Pothole Trail sespe wilderness los padres national forest

In the Pothole

Sierra pauses here to take in the sights and sounds of the nearby cottonwoods, while I cut out across the open basin, soaking in the experience, and ostensibly scanning the edges for that boat.

Completing my circuit around the Pothole and not finding any boats, I return to where I left Sierra, only I can’t see her. It isn’t until I arrive where she was sitting I discover she is now lying down, lulled into a nap by the sound of the gentle breeze playing through the cottonwoods.

cottonwood pothole trail sespe wilderness los padres national forest

Cottonwoods growing in the Pothole

We return to our packs and resume our trek towards the Agua Blanca. The trail skirts the edge of Devil’s Potrero, and then continues down a small side canyon, passing a barbed wire fence and a sign that once said no trespassing. The trail then arrives at the edge of Pothole Spring, where there’s an open, marshy stand of water, framed by tules and willow. Overlooking the spring, on the top of a rise, is the old Whitaker homestead. William Whitaker homesteaded here in the late 1800s, receiving a patent on the land in 1891. On the west side of the cabin is a collection of farm implements that were packed in by mule.

Pothole Spring Trail Sespe Wilderness Los Padres National Forest

Pothole Spring

Whitaker Homestead Pothole Spring Sespe Wilderness Los Padres national forest

Whitaker Homestead

old farm equipment whitaker homestead pothole springs sespe wilderness los padres national forest

Farm equipment is seen outside the Whitaker Homestead

Continuing around to the back side of the cabin, I trace the western edge of Pothole Spring and spot a bear trail cutting through the reeds, heading off to wherever it is a bear might want to go. I think of following it, but opt instead to press onto Log Cabin Camp.

Continuing past the homestead, Pothole Trail descends through oak woodland before transitioning down into a creek. The flowing creek, lush with alder trees and ferns, now saturated from the recent rains feels almost like a Pacific Northwest rain forest. Lion’s mane is seen growing on one of the downed oaks and I keep looking to see if there are any banana slugs along the trail.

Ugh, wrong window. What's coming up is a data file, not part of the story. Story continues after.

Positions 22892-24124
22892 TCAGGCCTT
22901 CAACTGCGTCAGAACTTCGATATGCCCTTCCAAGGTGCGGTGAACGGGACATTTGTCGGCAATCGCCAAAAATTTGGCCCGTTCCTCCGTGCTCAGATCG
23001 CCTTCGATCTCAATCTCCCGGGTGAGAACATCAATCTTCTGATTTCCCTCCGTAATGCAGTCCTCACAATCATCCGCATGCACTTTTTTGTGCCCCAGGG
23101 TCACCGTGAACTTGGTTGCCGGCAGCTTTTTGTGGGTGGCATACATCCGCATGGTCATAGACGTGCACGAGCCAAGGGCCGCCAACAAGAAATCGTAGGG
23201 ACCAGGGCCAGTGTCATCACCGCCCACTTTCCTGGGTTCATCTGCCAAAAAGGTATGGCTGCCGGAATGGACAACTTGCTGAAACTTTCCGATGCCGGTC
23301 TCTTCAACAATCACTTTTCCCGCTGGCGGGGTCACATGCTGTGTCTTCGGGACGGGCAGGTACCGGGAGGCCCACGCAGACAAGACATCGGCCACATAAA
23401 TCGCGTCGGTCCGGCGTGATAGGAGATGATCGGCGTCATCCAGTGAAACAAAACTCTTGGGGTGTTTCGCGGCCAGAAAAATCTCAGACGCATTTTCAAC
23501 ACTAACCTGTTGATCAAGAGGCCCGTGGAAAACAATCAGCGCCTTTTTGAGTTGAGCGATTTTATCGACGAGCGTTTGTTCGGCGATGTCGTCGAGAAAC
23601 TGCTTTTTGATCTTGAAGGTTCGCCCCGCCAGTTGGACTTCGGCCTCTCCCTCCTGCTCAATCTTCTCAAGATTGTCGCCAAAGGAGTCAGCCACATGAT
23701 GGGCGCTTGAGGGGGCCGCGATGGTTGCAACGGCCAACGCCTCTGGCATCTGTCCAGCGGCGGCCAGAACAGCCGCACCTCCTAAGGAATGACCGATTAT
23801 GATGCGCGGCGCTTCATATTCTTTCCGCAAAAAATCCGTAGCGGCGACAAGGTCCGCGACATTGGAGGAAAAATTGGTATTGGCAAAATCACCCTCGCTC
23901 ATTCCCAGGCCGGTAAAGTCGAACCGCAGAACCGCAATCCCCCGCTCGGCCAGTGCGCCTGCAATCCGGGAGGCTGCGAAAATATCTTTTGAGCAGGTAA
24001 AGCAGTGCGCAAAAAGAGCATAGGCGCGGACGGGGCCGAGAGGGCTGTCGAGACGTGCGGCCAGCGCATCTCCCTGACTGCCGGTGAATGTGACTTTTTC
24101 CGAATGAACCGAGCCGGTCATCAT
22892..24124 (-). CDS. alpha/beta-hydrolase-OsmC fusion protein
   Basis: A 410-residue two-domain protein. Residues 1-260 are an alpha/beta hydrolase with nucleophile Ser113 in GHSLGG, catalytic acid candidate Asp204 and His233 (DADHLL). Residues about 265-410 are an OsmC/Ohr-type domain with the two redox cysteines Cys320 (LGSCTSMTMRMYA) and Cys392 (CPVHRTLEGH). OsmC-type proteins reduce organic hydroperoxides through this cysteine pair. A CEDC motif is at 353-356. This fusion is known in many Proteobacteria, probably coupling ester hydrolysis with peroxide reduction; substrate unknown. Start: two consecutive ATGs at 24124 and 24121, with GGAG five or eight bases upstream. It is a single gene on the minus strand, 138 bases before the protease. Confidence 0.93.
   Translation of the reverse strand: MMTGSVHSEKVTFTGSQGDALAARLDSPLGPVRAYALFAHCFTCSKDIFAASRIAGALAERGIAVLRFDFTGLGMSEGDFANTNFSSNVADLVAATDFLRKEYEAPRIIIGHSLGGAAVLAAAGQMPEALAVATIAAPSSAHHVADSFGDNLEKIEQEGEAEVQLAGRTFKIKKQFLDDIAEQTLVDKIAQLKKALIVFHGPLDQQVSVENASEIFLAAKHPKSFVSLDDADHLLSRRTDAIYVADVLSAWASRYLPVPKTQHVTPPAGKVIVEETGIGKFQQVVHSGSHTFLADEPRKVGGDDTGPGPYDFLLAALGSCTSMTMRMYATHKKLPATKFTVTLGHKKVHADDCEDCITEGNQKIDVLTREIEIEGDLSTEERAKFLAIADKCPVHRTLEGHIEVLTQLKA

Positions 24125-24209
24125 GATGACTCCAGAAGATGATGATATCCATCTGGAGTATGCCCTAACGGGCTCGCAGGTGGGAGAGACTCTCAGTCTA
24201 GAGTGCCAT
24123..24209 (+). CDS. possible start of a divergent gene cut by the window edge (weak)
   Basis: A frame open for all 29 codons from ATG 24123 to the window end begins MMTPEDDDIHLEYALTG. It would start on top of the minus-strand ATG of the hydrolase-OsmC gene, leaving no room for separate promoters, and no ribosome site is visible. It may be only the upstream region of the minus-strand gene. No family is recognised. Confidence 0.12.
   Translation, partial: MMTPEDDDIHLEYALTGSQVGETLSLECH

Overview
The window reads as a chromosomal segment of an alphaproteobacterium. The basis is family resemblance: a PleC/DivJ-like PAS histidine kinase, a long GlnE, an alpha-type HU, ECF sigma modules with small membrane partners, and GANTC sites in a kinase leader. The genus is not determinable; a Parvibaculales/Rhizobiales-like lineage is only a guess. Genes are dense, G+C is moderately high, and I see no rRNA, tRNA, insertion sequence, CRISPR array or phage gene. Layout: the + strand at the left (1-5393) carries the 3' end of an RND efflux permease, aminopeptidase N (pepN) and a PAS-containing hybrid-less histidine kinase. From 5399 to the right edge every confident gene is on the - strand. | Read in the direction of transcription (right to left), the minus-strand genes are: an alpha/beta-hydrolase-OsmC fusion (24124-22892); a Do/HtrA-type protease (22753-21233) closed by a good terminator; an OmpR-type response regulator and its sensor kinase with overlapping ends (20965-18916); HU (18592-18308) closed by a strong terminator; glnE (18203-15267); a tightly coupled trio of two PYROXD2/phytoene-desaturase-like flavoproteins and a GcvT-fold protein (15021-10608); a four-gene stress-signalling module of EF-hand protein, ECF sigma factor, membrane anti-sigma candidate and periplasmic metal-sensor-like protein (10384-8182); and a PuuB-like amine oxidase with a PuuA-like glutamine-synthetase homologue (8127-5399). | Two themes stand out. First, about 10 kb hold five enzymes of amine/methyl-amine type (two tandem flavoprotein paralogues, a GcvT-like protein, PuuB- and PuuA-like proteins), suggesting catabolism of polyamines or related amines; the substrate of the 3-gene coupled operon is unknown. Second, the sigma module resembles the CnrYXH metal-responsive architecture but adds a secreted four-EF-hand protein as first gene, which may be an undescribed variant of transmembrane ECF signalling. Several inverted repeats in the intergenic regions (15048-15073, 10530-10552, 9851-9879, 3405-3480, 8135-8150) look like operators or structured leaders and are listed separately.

The trail then arrives at Agua Blanca Creek, just upstream from the Devil’s Gateway. The Agua Blanca is flowing with just a hint of tannin from the recent rain. Across the creek is a trail sign which points the way to Log Cabin Camp. We then pass a second trail sign, which marks where Agua Blanca Trail bypasses Devil’s Gateway.

We arrive at Log Cabin Camp, just as we had done six years ago. The camp seems like it’s seen more use since our last visit. We set up camp, gather water, and settle into a hearty meal of backcountry tacos, with tri-tip, rice, and beans, garnished with cheese, cilantro, and onions.

After dinner, with impressively clear skies, we take in some stargazing, accompanied by the call of a Great Horned Owl, before settling in for the night.

Onward to Cove

In the morning, we opt for a simple breakfast so we can get on the trail early. Our plan is to get to Cove and set up camp before the predicted afternoon rain starts so we’ll have a dry place to work with. However, as I head down to the creek to filter some water, something tells me it would be better to stay put; we already have a tent here that’s dry. If we instead day hike to Cove we will be far less anxious about beating the rain and also have less miles to cover on the hike out, which would support a more leisurely trip overall. The downside in my mind is Cove Camp is a much nicer site than Log Cabin Camp, and we also run the risk of not getting to visit the Big Narrows. After a reasonable amount of hand wringing and internal debate, I decide to go with the day hike plan.

As we hit the trial, we are greeted by a hawk, sounding somewhat distressed, only to then see and hear a second hawk. The two continue up the canyon, leading the way. The trail is overgrown in places, and it looks like the bears are the ones using the trail the most.